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Stellaluna - Oversize edition Paperback – February 15, 1997
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Top Customer Reviews
What makes this book so special? E-V-E-R-Y-T-H-I-N-G!! The story line, the embedded lessons, and the sweet, sweet illustrations. I don't know how well you can see the young bat's face on the cover. If you can, notice that darling tongue sticking out, like a puppy's. Notice her struggle, expressed with joy, to hold on to the limb. And we have not even opened the book yet!
This is the story of a young bat who is separated from her mother after an owl attacks them in flight. She falls into a tree, then into a bird's nest filled with three hungry babies who are already fully feathered. The mother bird adopts her but insists she eat bugs like her babies. Stellaluna is a fruit bat, but adopts the ways of birds, except for hanging by her feet to sleep. Her new siblings try it one day. Mother returns and expresses her dismay. The babies are hilariously portrayed with their bird feathers hanging down from their heads.
When they learn to fly, poor Stellaluna is so clumsy trying to land upright on a limb with feet equipped for hanging, not perching. At night her bat radar comes into play and she goes weird on them flying by radar. Eventually, her bat mother finds her and Stella's world is restored. She discovers she eats mangoes, not bugs. She is delighted!
And the second best part is that she remains friends with her bird friends.
1. Bats are what they are; birds are what they are.
2. We can accept each other's differences and be enriched by the experience.
3.Read more ›
The artwork is outstanding, the story is entertaining, and children and adults love this book. I have even picked it up and read it a time or two after the children went to bed.
This is an award winning book, and for good reason. There are strong underlying messages in it about place, acceptance, home and family.
Definitely 5+ stars...
The story itself is a little scary when the owl appears and Stellaluna is separated from her mother in the dark forest. But the mother bird and her babies are quick to accept and help Stellaluna. The story emphasizes that differences should be celebrated and accepted, and it's always best to just be yourself. It also shines a positive spotlight on an animal that gets a bad rap--the bat. I'd rate this book better than Cannon's other book, which is about snakes, "Verdi."
The artwork is beautiful; I love simply looking at the pages. And the "Bat Notes" section at the end is informative; I know because my pre-reading child wanted me to read it out loud several times!
Lovers of nature, superb artwork, and literature will not be disappointed reading this story to their little ones.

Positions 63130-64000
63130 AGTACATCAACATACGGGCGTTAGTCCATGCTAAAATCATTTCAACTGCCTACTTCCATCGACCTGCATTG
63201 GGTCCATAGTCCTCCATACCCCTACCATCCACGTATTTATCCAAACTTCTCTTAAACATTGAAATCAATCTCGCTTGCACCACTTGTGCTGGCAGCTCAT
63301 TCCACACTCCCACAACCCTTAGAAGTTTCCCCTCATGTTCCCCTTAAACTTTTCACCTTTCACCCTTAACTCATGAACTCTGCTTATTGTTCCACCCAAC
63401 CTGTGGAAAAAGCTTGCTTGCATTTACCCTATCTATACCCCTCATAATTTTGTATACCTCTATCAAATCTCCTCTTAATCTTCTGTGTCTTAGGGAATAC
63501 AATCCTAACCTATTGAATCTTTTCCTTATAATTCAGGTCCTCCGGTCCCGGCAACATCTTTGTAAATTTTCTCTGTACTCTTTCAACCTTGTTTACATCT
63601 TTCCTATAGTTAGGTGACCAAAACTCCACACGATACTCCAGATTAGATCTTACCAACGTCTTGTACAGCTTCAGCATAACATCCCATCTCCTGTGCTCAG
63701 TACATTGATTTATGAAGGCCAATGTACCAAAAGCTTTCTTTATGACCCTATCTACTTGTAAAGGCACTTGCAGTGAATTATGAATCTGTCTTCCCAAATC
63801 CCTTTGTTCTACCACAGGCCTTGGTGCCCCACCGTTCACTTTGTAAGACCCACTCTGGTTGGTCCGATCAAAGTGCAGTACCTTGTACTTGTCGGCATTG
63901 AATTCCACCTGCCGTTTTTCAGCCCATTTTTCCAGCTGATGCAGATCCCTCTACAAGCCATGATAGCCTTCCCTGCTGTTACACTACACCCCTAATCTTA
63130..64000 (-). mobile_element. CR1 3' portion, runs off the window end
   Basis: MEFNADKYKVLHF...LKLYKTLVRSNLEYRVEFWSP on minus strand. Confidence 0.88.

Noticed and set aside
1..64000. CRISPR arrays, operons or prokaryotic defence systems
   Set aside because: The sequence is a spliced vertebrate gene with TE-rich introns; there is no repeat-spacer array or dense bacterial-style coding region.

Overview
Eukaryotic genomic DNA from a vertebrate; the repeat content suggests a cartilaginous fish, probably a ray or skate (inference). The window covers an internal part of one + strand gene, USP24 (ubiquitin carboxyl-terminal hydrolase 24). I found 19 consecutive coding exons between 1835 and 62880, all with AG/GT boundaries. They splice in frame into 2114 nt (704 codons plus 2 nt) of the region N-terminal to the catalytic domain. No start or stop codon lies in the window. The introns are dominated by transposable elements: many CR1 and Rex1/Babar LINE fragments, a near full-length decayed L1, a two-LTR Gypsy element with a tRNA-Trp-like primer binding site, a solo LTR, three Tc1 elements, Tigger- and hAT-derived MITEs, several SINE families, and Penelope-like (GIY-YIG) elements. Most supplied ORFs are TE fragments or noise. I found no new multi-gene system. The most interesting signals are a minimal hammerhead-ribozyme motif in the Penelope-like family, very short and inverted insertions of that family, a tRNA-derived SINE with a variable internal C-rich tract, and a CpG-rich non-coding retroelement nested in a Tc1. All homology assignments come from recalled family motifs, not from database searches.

The book is well written and gorgeously illustrated: kids will love it, and adults will be stunned by the quality of the artwork. Throughout it all, the messages of the importance of respect and friendship are paramount. The book deals especially well with the need to "fit in" felt by most children at some point, and pointedly deals with clumsiness and physical differences. The last two pages of the book are devoted to scientific facts on bats, and are both interesting and informative. I thought it was great that Cannon taught young readers about Stellaluna (she's a fruit bat, or megachiroptera, and as such is a relatively large bat,) which makes reading the book not only a fun experience with important life lessons, but also a factual source of information for young inquiring minds.
"Stellaluna" is everything you could want in a children's book, and I recommend it to parents, teachers, and (of course) children everywhere.
When a mother fruit bat is attacked by an owl, her baby bat
falls. Between branches and trees, twigs, thorns and vines; falls the dear Stellaluna.
This book is about survival of the battiest. Cannon describes with great detail and emotion. When I first read this book, I didn't think there was a moral. I was to engrossed in the book to bother for menial tasks as paying attention. But, I have finally figured it out. The moral of this story is, "No matter what happens in life, those who you can depend upon the most is your family and friends".
When you read this book I hope you enjoy it as much as I did.
Most Recent Customer Reviews
This has remained one of our daughter's favorite books for more than two years. A true delight!Published 20 days ago by michelle levy
We love this book. The fact that it is a board book really makes it easy for my 4 year old to look at it on her own without the book getting rippedPublished 1 month ago by Heather Hicks
This is a wonderful story about a young fruit bat who gets separated from her mother and the friends she makes along the way. Read morePublished 1 month ago by T. Anderson
This is a great children's book - my daughter and I have loved it for years!Published 2 months ago by JanJahnke